10 Mississippi is a game about the daily routine that loops indefinitely to really emphasise the repetition inherent in our daily grinds. It is a series of somewhat mundane, interstitial moments, from shaving, to perusing the fridge to reaching out to an old friend, all combined to create an experience rife with uncomfortable intimacy. The little details revealed throughout really help to give a sense of who the character is, their lifestyle and their situation.
The game has a distinctly original feel to it with stop motion visuals and unusual, changing controls that utilise almost the whole keyboard. It is an insightful, poignant and sometimes awkward look at daily life that is well worth a play. A stand out addition to this issue of Indiepocalypse!
Top Picks from Indiepocalypse Issue #13
Flowers for You
Flowers for You is a visual novel centred around ‘flower day’, a day on which it is traditional to give flowers to a crush or loved one. It has a cute, colourful cartoon art style, endearing characters and a jovial, upbeat soundtrack.
Flowers for You has a somewhat linear story but there are a few choices to be made. These are impactful and will help decide which of the multiple endings the player reaches. It is essentially a love story told from the point of view of someone who has been burned by flower day before adding an element of tension to the story. It is well written, with nice narrative design for such a short game and an upbeat and fun experience overall. A great addition to this issue of Indiepocalypse.
Cairn is a ruminant poem and short game in which players go on a ritual pilgrimage with their mother. It is a somewhat abstract and emotive experience with the tangible story being infused with a meta-narrative about the mental state of the protagonist.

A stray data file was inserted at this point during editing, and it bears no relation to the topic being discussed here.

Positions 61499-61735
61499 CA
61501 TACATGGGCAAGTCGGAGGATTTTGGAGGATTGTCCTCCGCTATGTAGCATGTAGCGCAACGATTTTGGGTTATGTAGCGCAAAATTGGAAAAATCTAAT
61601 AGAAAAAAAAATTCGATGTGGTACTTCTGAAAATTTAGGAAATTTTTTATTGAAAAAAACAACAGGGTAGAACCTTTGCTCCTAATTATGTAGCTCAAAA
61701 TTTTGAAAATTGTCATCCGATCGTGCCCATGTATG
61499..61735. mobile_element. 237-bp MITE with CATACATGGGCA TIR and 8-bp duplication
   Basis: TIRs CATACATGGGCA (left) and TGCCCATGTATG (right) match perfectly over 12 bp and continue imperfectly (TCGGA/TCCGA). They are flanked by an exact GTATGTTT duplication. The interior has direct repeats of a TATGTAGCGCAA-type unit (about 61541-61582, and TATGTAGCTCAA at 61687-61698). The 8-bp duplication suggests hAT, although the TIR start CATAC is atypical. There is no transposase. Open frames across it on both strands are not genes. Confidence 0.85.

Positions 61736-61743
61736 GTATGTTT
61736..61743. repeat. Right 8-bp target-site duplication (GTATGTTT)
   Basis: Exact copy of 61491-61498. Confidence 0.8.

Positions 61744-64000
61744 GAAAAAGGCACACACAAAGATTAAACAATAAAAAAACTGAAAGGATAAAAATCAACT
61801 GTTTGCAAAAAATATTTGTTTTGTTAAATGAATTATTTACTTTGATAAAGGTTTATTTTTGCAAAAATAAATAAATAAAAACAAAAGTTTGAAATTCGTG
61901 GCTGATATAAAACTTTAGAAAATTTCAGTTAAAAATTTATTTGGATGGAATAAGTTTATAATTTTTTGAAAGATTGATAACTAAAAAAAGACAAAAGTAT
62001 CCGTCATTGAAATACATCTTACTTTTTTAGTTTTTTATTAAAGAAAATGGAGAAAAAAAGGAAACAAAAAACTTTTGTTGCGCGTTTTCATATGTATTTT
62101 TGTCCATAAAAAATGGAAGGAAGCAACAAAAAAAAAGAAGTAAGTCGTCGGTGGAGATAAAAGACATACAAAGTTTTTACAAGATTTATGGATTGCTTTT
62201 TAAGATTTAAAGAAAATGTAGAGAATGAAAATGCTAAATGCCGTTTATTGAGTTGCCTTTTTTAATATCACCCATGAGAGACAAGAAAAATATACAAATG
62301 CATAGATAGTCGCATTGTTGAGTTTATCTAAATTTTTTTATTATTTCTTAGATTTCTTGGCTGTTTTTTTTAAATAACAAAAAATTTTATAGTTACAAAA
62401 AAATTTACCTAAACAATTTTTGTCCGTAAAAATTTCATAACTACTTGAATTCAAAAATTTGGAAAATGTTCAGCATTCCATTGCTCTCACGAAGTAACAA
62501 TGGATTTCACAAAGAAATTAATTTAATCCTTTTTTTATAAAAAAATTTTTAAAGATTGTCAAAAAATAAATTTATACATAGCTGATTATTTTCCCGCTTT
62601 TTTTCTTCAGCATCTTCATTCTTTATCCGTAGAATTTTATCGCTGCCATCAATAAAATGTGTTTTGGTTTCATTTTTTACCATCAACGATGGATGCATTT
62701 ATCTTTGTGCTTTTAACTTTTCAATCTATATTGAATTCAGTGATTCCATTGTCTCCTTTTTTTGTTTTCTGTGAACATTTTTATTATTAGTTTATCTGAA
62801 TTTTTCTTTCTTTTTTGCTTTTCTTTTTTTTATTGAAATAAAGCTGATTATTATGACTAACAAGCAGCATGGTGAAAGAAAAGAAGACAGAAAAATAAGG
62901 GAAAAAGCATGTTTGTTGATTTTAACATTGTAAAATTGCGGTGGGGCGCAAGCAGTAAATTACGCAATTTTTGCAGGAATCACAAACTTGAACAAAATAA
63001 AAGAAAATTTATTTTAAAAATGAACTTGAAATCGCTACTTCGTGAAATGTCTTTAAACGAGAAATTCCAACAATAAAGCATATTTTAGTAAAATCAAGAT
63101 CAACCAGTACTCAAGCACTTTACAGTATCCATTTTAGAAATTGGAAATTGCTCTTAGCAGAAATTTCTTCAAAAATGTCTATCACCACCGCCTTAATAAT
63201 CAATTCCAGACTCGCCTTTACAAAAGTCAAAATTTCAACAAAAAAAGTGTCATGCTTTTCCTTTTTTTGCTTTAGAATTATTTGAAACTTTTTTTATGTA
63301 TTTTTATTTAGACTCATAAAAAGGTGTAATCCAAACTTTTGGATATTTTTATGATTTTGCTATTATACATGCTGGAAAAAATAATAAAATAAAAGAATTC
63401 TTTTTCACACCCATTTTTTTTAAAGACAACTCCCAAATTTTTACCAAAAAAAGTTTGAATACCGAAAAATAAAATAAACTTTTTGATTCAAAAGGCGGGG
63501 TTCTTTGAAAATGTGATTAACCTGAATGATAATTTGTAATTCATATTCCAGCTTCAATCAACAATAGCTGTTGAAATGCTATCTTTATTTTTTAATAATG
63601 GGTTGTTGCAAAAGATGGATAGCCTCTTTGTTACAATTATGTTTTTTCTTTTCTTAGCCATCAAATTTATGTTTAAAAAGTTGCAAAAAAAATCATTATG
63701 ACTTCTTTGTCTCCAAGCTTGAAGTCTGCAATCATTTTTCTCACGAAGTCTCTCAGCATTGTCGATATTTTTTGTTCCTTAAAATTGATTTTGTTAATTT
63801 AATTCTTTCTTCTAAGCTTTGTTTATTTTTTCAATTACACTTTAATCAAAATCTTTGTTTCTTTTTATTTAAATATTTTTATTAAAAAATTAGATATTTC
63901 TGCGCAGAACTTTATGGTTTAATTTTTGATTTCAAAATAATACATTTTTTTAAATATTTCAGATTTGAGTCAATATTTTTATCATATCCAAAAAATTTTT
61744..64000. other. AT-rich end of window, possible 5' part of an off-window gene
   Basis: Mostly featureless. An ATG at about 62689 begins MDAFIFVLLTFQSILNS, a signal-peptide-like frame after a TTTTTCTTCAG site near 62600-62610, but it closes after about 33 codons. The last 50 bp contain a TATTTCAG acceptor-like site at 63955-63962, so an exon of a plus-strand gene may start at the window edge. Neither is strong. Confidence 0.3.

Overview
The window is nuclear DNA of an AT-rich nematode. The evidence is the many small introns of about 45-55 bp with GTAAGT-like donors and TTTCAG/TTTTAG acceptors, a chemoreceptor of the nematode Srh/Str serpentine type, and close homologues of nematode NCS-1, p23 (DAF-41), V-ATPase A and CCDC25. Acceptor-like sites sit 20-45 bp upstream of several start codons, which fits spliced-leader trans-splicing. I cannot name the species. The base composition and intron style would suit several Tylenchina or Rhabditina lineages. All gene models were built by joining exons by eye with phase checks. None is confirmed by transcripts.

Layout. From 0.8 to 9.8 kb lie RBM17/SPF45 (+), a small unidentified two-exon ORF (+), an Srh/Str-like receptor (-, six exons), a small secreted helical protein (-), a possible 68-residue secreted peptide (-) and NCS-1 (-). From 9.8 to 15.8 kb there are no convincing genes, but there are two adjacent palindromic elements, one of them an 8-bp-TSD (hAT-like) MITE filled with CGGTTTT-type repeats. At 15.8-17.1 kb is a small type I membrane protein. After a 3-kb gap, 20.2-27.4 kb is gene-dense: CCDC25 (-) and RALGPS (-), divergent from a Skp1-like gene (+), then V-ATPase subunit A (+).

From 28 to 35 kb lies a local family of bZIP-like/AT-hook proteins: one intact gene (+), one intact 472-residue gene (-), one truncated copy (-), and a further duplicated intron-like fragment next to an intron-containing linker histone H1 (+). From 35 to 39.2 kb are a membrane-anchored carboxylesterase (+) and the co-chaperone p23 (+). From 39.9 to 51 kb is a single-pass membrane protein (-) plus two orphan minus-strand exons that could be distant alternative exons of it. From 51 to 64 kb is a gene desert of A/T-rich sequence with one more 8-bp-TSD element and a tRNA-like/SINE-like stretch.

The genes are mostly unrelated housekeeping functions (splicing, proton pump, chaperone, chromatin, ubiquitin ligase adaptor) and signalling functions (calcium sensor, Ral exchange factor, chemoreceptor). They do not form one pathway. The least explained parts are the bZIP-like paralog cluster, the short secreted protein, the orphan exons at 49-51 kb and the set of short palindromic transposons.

The art style consists of low-res blocky pixel art in pinks and yellows that are used with varying degrees of brightness and vibrancy, further adding to the abstract feel of the game. The music is a calming and well-fitting mix of wooden instruments and chimes over a theremin that really helps tie the poetry, story and aesthetic together.
Cairn is a short and unusual experience, ponderous and relaxing and a lovely addition to Indiepocalypse #13!
Indiepocalypse provides a diverse range of games each month for a variety of platforms, and while this means that it’s unlikely a buyer will like everything, it provides a well-rounded overview of indie and solo game development and there is almost always, something for everyone. Additionally, as a lot of the games included are available free or on a ‘name your own price’ basis, purchasing the bundle-zine is a great way to support the developers as well as the writers, comic and cover artists, puzzle-makers and curators that contribute to its production.
The above selection is a list of just 6 of my personal favourites from over 30 games distributed with issues #11, #12 and #13 so I’d definitely recommend taking a closer look at each bundle-zine and deciding which ones you like best!
If you’d like to know more about Indiepocalypse, why not check out this interview with the zine’s creator, Pizza Pranks?
Indie Game Industry: Interview with Indiepocalypse Creator ‘Pizza Pranks’